It is not clear why the bumps on a person's skin when cold were named "goose" bumps, pimples or flesh in English as well as other languages like German, Russian, Italian and Greek. Other languages, replace the "goose" with other kinds of poultry. For instance, "hen" is used in Spanish and French and "Chicken" is used in Dutch, Chinese, and Afrikaans. The equivalent Japanese term translates literally as "bird skin", while in Hebrew it is called "duck skin".
Goose bumps appear on many mammals when they are cold or afraid. Bumps
appear at the base of the body hair making it stand up straight. The
medical term for goose bumps on a person is cutis anserine. The reflex of producing goose bumps is known as horripilation, piloerection, or the pilomotor reflex.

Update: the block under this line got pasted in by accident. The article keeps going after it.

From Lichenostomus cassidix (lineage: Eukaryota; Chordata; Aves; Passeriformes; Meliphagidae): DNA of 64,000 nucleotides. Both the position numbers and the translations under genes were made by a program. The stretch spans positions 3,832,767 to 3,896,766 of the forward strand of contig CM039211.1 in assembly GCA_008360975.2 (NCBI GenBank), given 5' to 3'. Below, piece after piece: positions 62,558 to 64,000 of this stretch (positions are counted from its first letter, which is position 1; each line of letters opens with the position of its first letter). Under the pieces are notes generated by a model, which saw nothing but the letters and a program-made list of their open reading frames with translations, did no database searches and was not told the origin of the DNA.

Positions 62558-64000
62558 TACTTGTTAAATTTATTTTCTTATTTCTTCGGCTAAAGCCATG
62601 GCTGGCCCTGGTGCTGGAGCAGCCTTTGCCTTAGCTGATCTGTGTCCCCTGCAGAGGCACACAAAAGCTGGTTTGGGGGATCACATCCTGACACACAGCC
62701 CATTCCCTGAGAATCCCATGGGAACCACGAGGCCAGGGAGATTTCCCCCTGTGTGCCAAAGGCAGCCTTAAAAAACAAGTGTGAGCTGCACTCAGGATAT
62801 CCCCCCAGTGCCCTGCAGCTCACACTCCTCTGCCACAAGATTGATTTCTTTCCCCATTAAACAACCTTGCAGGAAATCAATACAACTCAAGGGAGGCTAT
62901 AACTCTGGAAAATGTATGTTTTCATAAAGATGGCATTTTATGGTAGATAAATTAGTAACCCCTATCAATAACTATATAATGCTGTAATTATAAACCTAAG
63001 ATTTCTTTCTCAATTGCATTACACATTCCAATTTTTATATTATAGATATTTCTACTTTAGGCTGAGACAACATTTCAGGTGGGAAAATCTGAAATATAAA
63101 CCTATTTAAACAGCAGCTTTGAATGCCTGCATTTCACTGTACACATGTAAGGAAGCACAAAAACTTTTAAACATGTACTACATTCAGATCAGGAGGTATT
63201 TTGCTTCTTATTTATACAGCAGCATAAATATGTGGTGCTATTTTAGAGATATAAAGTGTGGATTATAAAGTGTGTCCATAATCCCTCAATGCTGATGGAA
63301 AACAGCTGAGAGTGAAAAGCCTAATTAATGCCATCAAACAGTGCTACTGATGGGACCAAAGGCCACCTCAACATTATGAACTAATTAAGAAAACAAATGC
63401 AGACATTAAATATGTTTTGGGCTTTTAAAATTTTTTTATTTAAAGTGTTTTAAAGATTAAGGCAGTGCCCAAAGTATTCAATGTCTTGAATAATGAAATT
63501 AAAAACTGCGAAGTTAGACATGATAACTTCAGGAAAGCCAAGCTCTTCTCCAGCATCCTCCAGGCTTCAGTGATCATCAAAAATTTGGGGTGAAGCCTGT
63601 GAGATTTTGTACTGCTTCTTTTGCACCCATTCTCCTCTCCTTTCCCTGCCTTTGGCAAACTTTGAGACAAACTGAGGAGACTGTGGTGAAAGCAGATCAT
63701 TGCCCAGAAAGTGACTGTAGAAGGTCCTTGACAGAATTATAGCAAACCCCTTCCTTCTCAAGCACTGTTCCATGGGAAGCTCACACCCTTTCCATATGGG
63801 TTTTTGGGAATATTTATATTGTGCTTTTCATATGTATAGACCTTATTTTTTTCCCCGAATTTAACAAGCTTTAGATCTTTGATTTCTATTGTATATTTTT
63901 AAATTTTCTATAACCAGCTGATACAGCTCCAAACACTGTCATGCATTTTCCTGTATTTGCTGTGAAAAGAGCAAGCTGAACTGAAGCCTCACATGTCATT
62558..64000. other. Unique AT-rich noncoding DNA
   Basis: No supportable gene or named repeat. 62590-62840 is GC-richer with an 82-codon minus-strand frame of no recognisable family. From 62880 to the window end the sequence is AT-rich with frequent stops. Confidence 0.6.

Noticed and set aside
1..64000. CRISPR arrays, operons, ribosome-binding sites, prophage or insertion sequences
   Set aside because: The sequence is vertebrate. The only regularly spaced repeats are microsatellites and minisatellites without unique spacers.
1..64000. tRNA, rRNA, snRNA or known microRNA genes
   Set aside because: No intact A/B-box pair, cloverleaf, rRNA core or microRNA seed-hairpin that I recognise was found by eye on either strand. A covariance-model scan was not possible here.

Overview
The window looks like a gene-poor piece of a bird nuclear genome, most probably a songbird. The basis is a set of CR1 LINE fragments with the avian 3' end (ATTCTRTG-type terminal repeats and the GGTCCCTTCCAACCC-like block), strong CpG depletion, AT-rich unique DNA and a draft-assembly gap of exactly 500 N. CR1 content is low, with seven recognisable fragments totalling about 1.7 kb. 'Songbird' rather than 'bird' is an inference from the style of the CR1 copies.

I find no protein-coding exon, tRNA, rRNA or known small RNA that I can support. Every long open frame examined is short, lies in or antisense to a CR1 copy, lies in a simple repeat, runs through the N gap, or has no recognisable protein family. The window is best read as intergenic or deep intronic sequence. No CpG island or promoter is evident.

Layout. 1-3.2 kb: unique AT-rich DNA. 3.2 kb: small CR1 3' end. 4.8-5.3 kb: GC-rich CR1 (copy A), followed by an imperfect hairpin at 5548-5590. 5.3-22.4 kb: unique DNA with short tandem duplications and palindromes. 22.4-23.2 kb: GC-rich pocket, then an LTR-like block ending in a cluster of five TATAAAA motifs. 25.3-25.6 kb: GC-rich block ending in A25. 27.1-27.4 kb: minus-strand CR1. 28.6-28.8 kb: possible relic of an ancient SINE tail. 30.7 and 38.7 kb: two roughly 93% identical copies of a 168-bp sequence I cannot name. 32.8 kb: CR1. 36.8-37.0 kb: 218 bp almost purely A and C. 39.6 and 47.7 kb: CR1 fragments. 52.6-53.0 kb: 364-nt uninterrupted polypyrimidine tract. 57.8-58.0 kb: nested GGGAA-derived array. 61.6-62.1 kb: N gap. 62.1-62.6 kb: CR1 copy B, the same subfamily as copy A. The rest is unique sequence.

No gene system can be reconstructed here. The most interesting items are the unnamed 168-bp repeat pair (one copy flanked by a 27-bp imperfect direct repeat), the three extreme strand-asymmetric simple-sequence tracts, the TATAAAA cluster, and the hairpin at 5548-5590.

name common name probably came from the similar appearance to a goose
after all of its feathers have been plucked. The term "goose bumps" is
misleading because the bumps on a goose’s skin do not qualify as
piloerection, though birds do have the same reflex of extending their
feathers out to keep warm.
In the winter birds can also grow
twice as many feathers. The outer feathers protect them from wet weather
and wind. The downy feathers underneath are fluffed up to trap air
creating a natural layer of insulation. They can also scrunch down to
cover their feet or pull a leg up close to the body and sleep with their
bills under their wing feathers to breathe in warmer air.
warm requires a lot of energy, even for the most insulated bird. That’s
why they look for high-energy food especially right before they turn in
for the night and when they break fast in the morning.
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